Trading in freight swaps rose to the highest since October 2008 as stronger Chinese demand for iron ore and slowing fleet growth spurred bets shipping prices will rally further, Freight Investor Services Ltd. said.
Shipping companies, banks and funds traded the equivalent of 50.3 million metric tons of cargo in the week ended Sept. 6, the largest volume since the five days through Oct. 17, 2008, the London-based derivatives broker said by e-mail today. In annual terms, transactions fell for four straight years after record-high orders for new ships caused rates to collapse.
The Baltic Dry Index (BDIY), a measure of commodity freight costs, surged 9.3 percent yesterday, the most since 2009, according to the Baltic Exchange, a London-based publisher of costs on more than 50 maritime routes. The increase was led by gains in rents for Capesize ships, the largest iron-ore carriers, which rose almost fivefold to $27,036 a day in the past three months.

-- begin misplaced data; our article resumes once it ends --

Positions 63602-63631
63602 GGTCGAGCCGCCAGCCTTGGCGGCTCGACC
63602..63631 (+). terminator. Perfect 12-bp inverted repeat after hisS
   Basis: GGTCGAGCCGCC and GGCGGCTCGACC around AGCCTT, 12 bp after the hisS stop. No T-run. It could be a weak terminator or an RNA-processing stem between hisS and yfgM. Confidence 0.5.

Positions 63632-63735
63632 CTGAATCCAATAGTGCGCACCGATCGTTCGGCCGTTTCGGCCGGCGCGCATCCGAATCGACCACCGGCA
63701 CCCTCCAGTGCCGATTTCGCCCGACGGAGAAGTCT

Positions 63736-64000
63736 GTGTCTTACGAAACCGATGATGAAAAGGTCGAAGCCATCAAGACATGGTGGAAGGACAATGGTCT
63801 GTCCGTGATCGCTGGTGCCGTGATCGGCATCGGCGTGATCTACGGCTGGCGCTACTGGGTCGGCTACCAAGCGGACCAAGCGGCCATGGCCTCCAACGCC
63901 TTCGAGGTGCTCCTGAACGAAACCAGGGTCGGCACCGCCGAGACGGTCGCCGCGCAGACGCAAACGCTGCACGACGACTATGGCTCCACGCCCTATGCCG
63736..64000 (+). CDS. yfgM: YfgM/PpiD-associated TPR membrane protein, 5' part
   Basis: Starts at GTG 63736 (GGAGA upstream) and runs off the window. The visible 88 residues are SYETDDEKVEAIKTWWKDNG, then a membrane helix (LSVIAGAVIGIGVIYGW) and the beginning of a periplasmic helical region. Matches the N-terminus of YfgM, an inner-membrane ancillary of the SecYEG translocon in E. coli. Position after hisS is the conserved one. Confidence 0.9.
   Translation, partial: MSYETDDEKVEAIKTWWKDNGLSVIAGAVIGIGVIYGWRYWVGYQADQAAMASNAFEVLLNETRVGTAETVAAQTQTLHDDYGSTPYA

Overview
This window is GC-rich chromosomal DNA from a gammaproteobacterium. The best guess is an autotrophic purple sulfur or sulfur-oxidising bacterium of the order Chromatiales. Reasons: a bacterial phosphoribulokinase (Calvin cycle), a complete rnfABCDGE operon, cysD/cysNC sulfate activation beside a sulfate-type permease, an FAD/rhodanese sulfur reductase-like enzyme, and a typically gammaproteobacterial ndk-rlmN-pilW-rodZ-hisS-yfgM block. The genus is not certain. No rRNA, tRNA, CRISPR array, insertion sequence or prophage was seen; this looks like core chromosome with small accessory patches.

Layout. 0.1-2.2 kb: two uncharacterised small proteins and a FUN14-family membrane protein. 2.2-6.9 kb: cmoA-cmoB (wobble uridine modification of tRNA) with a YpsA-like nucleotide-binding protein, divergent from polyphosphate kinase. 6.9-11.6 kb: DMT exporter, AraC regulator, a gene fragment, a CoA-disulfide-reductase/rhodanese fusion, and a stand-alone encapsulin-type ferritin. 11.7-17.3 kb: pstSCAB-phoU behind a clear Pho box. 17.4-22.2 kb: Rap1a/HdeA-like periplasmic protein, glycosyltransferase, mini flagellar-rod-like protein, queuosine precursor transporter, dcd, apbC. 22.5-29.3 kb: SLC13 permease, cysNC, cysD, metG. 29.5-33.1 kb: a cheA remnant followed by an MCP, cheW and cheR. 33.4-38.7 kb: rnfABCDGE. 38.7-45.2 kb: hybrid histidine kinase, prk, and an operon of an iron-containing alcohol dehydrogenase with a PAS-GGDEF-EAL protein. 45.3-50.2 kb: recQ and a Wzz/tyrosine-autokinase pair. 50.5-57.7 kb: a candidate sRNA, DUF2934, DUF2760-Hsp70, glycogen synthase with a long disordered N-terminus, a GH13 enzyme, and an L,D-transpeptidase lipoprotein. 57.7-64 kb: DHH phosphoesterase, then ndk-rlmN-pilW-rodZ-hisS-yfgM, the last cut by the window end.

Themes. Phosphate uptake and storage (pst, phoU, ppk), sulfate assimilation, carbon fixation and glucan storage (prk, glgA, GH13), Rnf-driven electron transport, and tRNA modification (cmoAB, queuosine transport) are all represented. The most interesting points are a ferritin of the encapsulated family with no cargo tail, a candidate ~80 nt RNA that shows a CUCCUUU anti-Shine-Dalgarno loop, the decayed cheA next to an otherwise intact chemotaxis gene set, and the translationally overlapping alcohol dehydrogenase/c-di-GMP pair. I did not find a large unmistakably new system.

“People have seen this sustained rally, and the order book isn’t as bad as it was,” Peter Norfolk, a London-based analyst at FIS, said by phone. “There’s a bit more optimism among some people.”
Volumes rose to the equivalent of a record 2.1 billion tons of cargo in 2008, Norfolk said. They slumped each year since, declining to about 910,000 tons in 2012, according to industry data compiled by FIS. Transactions come to 686,000 tons so far this year, the figures show.
The actual amount of dry-bulk cargo shipped this year will rise 5 percent to about 4.29 billion tons, according to Clarkson Plc (CKN), the world’s largest shipbroker.
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